Intimate Practices

Literacy and Cultural Work in U.S. Women's Clubs, 1880-1920
Author: Anne Ruggles Gere
Paper – $29
Publication Date
Paperback: 01/01/1997
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About the Book

Winner of the 1995 University of Illinois Press-National Women's Studies Association manuscript prize

Women's clubs at the turn of the century were numerous, dedicated to a number of issues, and crossed class, religious, and racial lines. Emphasizing the intimacy engendered by shared reading and writing in these groups, Anne Ruggles Gere contends that these literacy practices meant that club members took an active part in reinventing the nation during a period of major change. Gere uses archival material that documents club members' perspectives and activities around such issues as Americanization, womanhood, peace, consumerism, benevolence, taste, and literature--and offers a rare depth of insight into the interests and lives of American women from the fin de siècle through the beginning of the roaring twenties.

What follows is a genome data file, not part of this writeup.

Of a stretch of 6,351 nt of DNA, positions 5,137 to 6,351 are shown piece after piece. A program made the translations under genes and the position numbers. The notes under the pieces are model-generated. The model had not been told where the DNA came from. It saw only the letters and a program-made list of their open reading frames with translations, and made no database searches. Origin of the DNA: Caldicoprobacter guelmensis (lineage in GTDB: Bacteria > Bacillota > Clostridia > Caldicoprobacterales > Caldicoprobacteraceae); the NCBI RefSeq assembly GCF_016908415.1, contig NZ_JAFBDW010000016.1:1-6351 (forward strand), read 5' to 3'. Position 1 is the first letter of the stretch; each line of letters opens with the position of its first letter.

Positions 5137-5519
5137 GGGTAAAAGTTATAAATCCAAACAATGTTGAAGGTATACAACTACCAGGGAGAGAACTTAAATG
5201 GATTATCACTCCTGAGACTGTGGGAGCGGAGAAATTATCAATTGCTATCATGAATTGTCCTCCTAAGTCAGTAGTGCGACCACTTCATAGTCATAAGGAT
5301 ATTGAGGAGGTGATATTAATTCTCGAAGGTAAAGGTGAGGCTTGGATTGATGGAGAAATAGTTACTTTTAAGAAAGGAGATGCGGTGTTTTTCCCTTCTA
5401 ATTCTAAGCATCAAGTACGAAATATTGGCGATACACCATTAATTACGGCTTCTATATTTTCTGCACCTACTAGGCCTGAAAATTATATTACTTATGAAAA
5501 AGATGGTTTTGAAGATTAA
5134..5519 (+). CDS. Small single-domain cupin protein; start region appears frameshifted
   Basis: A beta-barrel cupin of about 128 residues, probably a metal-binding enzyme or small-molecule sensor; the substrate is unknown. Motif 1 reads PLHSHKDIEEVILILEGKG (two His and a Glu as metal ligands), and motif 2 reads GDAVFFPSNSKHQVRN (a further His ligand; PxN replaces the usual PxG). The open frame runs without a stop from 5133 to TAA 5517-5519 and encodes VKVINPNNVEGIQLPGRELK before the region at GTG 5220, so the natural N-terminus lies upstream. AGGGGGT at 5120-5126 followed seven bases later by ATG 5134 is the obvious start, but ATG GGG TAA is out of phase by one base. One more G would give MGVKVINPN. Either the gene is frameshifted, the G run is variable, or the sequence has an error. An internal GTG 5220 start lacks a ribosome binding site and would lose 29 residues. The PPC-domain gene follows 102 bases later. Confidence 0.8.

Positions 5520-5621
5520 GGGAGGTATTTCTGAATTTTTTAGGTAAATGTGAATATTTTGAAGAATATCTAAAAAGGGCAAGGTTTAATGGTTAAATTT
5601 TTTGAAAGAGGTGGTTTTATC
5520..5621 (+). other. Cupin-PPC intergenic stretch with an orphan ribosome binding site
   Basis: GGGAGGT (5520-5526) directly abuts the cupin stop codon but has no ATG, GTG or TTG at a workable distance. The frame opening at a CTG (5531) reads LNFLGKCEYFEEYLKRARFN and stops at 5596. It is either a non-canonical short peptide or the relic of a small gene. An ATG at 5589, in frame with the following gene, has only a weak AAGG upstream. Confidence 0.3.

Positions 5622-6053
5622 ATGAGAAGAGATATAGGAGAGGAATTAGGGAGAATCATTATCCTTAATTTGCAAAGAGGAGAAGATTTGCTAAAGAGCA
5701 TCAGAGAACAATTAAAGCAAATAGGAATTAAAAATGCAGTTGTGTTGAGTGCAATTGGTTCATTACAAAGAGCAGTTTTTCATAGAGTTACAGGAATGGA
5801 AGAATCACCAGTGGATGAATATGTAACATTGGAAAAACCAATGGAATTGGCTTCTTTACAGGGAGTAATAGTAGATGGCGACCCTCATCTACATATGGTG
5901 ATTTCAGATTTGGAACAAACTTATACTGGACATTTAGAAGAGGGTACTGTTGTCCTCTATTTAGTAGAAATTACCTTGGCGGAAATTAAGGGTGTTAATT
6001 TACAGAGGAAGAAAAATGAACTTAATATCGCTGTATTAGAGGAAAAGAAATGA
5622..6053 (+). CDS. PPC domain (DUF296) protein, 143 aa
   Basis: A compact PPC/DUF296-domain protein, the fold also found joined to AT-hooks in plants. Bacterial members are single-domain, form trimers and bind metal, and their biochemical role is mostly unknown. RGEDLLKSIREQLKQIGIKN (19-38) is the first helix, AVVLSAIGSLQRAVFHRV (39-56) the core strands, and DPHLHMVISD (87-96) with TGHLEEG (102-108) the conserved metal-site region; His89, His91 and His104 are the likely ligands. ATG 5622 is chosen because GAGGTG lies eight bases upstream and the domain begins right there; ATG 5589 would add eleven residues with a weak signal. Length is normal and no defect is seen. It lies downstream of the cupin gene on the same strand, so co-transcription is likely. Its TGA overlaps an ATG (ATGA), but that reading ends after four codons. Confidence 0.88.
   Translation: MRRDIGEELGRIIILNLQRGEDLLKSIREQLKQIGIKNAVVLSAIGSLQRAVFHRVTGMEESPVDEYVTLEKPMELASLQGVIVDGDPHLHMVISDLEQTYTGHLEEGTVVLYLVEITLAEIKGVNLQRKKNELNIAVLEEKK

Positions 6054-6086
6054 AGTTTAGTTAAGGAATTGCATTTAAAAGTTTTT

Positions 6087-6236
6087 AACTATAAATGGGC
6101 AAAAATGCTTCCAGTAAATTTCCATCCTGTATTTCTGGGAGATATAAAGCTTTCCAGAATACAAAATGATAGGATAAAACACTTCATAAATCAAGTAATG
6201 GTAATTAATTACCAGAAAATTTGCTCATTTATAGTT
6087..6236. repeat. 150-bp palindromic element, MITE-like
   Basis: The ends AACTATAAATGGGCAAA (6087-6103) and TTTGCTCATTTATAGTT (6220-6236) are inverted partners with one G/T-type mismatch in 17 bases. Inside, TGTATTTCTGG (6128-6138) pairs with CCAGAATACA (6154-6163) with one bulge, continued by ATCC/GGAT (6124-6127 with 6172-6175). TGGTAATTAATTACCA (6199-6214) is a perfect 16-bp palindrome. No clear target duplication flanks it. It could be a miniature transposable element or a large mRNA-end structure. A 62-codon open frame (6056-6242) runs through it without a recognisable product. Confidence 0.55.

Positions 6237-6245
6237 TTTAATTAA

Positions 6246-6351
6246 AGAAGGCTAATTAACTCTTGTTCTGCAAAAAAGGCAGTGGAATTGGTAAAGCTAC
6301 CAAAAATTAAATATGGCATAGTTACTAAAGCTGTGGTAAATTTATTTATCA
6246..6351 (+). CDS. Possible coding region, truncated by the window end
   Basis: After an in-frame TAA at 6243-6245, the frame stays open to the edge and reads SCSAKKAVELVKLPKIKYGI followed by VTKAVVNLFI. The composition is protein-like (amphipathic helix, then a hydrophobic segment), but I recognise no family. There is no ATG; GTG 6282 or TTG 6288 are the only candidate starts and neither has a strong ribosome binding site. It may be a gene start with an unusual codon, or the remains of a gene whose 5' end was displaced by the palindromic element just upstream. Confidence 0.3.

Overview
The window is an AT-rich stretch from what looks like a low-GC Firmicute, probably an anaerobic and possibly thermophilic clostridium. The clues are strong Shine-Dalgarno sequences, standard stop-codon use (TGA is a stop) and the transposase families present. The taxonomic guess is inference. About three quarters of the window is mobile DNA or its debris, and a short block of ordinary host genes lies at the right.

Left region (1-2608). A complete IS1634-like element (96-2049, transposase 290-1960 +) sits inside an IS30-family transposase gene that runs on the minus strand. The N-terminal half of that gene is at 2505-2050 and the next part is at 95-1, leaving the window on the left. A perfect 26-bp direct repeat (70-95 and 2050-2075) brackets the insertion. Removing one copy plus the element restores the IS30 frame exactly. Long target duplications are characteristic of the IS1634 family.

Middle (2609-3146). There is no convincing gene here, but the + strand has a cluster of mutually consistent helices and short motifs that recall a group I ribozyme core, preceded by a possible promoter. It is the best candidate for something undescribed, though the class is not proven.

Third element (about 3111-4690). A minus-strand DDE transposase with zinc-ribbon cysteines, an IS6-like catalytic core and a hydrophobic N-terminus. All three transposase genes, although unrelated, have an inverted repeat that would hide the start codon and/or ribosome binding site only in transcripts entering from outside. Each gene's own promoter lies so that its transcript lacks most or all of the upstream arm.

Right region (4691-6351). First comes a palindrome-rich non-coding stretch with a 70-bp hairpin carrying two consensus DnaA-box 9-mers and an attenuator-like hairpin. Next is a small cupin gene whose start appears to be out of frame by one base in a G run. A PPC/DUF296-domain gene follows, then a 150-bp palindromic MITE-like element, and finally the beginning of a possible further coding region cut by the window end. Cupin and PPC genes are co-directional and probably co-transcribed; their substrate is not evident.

Intimate Practices is unique in its exploration of a range of women's clubs--Mormon, Jewish, white middle-class, African American, and working class--and paints a vast and colorful multicultural, multifaceted canvas of these widely-divergent women's groups.